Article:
Almost-green eyes. Almost-red hair.
Almost different, almost smart, almost mysterious, almost existing in a perpetual air of strangeness and magic.
But not quite.
Never quite special, never quite different, never quite enough.
The entire year so far hasn’t quite felt…real. Still floating lazily through, a little unsure of where you’re supposed to be but hopeful that it will all work out somehow. Summer is on the brain, even though fall is in the air. Nobody looks at you twice because you’ve never done anything attention-worthy, and you like it that way. No social obligations, no text messages or flirting, no questions directed at you from the teachers.
You’re never the first in the class, even though you’re usually good enough at reading textbooks to muddle your way through the days you miss or just don’t pay attention. You’re never last, either. You can answer questions, but never as eloquently as others, and you’re no good at asking good ones. Your texts come out fine because nobody even remembers who they came from.
It always takes longer than normal for others to remember your name. It’s probably because they use it so seldom. Most of your classmates forget that you’re there. You always have to ask for notes, they’re never offered. Nobody knows your number, either, but that’s no surprise. You can’t even remember it yourself.
The power of invisibility, full of blessings and curses, and with so much potential to disappear. All you’d have to do is something attention-worthy. That’s hard, though. Change is hard. Speaking is hard. Speaking loud enough to be heard? That’s even harder.
Quiet voice, quiet footsteps, quiet heart, and the screams of a thousand dying souls. What if you’re actually the devil in disguise? Everybody pretends that you don’t exist so you don’t look them in the eyes and take them straight to hell.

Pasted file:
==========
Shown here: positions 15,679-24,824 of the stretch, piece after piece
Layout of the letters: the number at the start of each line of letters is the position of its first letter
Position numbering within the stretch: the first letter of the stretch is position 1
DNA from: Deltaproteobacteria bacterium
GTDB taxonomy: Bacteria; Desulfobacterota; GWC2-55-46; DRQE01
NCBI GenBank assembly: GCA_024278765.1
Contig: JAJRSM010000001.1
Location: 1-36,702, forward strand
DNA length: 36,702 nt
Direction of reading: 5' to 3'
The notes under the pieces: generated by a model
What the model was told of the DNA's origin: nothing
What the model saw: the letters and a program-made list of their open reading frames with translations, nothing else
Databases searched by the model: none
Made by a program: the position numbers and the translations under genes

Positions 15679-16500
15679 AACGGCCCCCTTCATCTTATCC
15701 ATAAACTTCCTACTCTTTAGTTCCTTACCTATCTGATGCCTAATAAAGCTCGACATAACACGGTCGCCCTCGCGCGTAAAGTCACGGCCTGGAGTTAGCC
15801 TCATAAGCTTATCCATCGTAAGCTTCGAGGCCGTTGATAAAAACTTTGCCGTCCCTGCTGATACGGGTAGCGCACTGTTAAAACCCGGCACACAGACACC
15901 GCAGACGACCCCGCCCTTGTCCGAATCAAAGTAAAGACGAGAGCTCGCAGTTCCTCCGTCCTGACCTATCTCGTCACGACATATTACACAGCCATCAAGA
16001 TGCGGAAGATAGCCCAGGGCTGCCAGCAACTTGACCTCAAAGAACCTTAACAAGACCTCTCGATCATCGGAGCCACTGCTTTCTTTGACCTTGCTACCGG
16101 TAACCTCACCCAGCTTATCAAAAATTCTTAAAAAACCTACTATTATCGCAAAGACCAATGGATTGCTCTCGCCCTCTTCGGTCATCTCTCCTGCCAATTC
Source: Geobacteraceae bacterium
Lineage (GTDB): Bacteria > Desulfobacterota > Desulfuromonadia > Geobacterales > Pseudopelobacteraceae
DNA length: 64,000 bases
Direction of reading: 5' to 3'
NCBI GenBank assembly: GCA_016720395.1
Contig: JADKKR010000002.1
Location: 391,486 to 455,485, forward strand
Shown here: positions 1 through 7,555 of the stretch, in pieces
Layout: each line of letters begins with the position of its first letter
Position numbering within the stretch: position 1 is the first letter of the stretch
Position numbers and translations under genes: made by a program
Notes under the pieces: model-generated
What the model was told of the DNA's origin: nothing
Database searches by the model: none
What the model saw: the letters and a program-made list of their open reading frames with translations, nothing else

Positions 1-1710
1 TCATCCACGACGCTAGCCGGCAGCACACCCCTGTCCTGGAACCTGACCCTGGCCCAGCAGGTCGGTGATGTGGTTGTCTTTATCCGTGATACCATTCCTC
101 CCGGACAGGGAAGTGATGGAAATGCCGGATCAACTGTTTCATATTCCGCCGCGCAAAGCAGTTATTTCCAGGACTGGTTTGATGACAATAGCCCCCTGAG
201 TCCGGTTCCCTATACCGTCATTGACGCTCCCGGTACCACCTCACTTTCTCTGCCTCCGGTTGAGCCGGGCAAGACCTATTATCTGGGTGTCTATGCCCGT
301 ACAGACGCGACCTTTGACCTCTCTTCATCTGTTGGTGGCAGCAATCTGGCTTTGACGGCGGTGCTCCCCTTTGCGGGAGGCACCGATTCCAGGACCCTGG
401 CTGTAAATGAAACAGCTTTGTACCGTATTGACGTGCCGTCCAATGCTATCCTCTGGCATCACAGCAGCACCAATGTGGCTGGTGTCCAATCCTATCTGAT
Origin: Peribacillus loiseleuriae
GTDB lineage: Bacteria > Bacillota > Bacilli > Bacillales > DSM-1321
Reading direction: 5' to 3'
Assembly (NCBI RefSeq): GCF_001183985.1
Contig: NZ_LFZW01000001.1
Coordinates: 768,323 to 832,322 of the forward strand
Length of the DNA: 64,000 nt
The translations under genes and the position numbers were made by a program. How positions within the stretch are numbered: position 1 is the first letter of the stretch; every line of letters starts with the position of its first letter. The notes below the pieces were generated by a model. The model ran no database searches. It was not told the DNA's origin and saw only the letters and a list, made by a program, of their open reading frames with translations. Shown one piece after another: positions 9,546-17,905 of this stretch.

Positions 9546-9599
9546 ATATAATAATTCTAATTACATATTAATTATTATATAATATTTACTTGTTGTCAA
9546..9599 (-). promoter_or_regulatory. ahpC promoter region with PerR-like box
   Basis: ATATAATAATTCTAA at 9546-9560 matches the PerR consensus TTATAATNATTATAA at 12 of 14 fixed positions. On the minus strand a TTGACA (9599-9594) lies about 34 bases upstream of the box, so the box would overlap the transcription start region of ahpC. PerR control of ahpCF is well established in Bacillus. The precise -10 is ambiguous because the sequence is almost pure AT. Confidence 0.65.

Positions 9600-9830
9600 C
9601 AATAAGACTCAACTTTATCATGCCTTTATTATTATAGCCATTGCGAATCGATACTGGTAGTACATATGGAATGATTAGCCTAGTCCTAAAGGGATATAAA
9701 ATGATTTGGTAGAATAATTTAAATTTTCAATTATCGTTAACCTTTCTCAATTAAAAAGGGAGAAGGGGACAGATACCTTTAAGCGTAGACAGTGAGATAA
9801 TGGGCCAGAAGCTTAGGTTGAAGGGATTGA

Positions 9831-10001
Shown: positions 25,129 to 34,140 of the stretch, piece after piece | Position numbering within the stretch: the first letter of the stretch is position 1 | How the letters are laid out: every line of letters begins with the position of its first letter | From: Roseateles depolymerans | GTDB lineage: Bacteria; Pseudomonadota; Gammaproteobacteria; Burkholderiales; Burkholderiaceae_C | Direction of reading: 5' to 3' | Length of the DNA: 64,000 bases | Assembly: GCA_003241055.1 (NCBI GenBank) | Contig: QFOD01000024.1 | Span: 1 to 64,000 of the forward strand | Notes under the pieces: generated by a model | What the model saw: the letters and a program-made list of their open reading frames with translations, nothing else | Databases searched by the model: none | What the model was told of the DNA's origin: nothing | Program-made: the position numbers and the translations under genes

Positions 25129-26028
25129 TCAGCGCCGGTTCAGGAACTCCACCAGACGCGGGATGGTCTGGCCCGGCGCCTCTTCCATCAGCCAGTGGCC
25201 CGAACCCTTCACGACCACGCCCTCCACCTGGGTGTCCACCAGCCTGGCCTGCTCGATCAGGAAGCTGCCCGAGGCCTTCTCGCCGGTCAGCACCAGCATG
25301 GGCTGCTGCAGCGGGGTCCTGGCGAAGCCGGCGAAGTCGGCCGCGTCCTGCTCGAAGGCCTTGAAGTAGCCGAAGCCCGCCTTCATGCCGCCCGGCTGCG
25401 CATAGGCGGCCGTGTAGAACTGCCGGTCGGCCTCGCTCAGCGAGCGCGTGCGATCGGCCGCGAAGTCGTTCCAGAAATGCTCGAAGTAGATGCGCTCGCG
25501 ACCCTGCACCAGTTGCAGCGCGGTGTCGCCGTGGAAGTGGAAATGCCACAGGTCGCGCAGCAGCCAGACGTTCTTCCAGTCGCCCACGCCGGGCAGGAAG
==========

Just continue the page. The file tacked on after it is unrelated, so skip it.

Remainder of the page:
More likely, you’re just not interesting. Brown hair, brown eyes, as white as everybody else and with a set of parents the same color. Nobody’s died, nobody’s got cancer, nobody’s a doctor and you’re the oldest so all the family honor rests on you. Don’t do anything to mar it before your siblings inherit it.
Step lightly–leaving footprints, killing time? That’s a mark, and you don’t make those. Unremarkable, unmarked. Even your college applications will be dusty and forgotten: accidentally admitted or denied because the admissions reader forgot that you weren’t on this list or that list, somehow or another. People call standardized testing a dehumanizing experience, made to strip you of your uniqueness and turn you into a number for others to gawk at and judge. No wonder you do so well.
Believing that others think of you is mere narcissism. Even the most popular kids aren’t widely thought of, and you’re not one of them. That would require making jokes and social media pages. That’s a lot of effort for somebody who has trouble just waking up in the morning and dragging their body out of bed.
And so it goes: the lonely, forgotten bird on the telephone wire. Not big enough, loud enough, dangerous enough to ever be paid any attention, and yet living life and taking it all in just the same. It’s never been as bad as it sounds. Sure, once in a while you get that urge in the back of your head, the pit of your stomach, the lump of your throat: go, go and speak, go and leap, go and do something, anything. But it goes away with time and soon you’re left there, contentedly numb and invisible.
That’s your superpower.